A senior German official demanded “substantial steps” forward in Britain’s Brexit standoff and insisted on Tuesday that any further delay to Britain’s withdrawal must come with strict conditions, as Prime Minister Theresa May prepared to plead for more time in Berlin and Paris.
Michael Roth, Germany’s deputy foreign minister, said as he arrived at a European Union meeting in Luxembourg that “we are in a very, very frustrating situation here.”
May arrived at German Chancellor Angela Merkel’s office in Berlin on a quest to secure the agreement of Britain’s EU partners to a further delay to Brexit.
May strode into the chancellery on a sunny Tuesday lunchtime for her meeting with Merkel, who came out to shake her hand for photographers. Merkel could be heard saying that “we ordered the best possible weather.”
The two leaders were not scheduled to make any remarks to reporters. May will travel to Paris later Tuesday to meet French President Emmanuel Macron. May has asked for a new delay until June 30.
May’s Conservative government and the main opposition Labour Party have been trying to find a compromise Brexit deal before EU leaders decide Wednesday whether to grant a second extension to the U.K.’s departure. If they refuse, Britain faces a sudden and chaotic departure on Friday, the deadline set a few weeks ago by the EU.
European officials are already signalling that they’re not keen to give Britain a blank cheque, though they also want to avoid a no-deal Brexit.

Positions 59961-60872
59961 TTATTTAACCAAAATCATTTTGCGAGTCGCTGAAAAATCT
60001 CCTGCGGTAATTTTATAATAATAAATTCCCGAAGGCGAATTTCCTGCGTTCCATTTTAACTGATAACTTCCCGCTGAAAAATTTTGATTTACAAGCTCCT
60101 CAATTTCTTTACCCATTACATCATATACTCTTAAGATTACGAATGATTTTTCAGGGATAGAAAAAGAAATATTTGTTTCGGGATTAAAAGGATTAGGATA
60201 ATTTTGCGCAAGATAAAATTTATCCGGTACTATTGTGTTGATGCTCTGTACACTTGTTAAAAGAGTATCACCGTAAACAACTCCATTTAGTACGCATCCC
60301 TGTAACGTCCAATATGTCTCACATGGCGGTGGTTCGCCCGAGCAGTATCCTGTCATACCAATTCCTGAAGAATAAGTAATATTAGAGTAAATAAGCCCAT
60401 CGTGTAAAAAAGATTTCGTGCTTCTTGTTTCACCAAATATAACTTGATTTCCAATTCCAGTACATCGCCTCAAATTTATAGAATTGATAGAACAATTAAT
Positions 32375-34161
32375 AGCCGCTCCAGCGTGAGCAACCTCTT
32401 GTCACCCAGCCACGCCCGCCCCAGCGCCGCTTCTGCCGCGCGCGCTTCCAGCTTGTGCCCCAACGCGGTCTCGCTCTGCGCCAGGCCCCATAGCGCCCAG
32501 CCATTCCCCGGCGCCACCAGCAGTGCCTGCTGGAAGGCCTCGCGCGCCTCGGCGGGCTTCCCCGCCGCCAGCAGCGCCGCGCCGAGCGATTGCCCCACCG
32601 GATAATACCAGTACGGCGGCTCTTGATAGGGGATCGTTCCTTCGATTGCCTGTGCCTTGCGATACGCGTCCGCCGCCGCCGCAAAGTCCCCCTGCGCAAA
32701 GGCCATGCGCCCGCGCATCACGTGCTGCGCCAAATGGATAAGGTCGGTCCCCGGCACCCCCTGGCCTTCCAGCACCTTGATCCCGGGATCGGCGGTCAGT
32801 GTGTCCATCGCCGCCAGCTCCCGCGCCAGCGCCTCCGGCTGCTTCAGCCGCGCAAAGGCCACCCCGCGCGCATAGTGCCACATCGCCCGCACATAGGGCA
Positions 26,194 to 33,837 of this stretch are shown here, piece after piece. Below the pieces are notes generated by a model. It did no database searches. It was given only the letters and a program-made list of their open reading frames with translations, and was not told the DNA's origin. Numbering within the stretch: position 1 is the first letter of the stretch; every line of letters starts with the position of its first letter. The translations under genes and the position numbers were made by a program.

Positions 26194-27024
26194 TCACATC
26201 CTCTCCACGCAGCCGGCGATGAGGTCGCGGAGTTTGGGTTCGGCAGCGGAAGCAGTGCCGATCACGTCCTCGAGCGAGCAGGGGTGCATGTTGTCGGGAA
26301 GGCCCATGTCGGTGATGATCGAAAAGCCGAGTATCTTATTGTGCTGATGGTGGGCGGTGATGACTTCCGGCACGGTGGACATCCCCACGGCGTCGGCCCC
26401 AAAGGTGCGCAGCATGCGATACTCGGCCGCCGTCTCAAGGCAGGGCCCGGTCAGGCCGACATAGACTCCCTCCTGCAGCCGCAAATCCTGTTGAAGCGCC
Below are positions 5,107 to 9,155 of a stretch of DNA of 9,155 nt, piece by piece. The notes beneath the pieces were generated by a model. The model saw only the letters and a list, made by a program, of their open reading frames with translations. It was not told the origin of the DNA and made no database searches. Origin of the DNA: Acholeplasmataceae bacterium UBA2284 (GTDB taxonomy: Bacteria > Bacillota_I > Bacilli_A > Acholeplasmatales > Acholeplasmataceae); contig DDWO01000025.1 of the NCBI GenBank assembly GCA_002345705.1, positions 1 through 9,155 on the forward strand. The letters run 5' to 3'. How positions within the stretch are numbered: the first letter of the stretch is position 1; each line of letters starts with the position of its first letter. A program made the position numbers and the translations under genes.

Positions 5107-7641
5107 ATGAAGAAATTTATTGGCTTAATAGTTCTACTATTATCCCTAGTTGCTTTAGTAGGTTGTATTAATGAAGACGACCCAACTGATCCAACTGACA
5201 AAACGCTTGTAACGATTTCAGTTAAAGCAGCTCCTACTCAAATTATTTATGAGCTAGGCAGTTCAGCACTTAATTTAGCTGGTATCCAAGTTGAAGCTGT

“We expect finally to have substantial steps in the right direction — so far absolutely nothing has changed,” Roth said. “We are of course considering an extension, also a longer extension, but it must be linked to very strict criteria,” he added, insisting that Britain can’t speculate about not participating in the May 23-26 elections for the European Parliament.
Roth said that “within the European Union, there isn’t an endless readiness to keep talking about delays so long as there is no substantial progress on the British side.”
Irish Foreign Minister Simon Coveney said that officials in other EU countries “will want to encourage” the Conservative-Labour talks in London.
“But they’ll also want to see a clear plan in terms of how an extension can deliver the result that we all want, which is a managed and sensible Brexit.”
This story originally appeared on CBC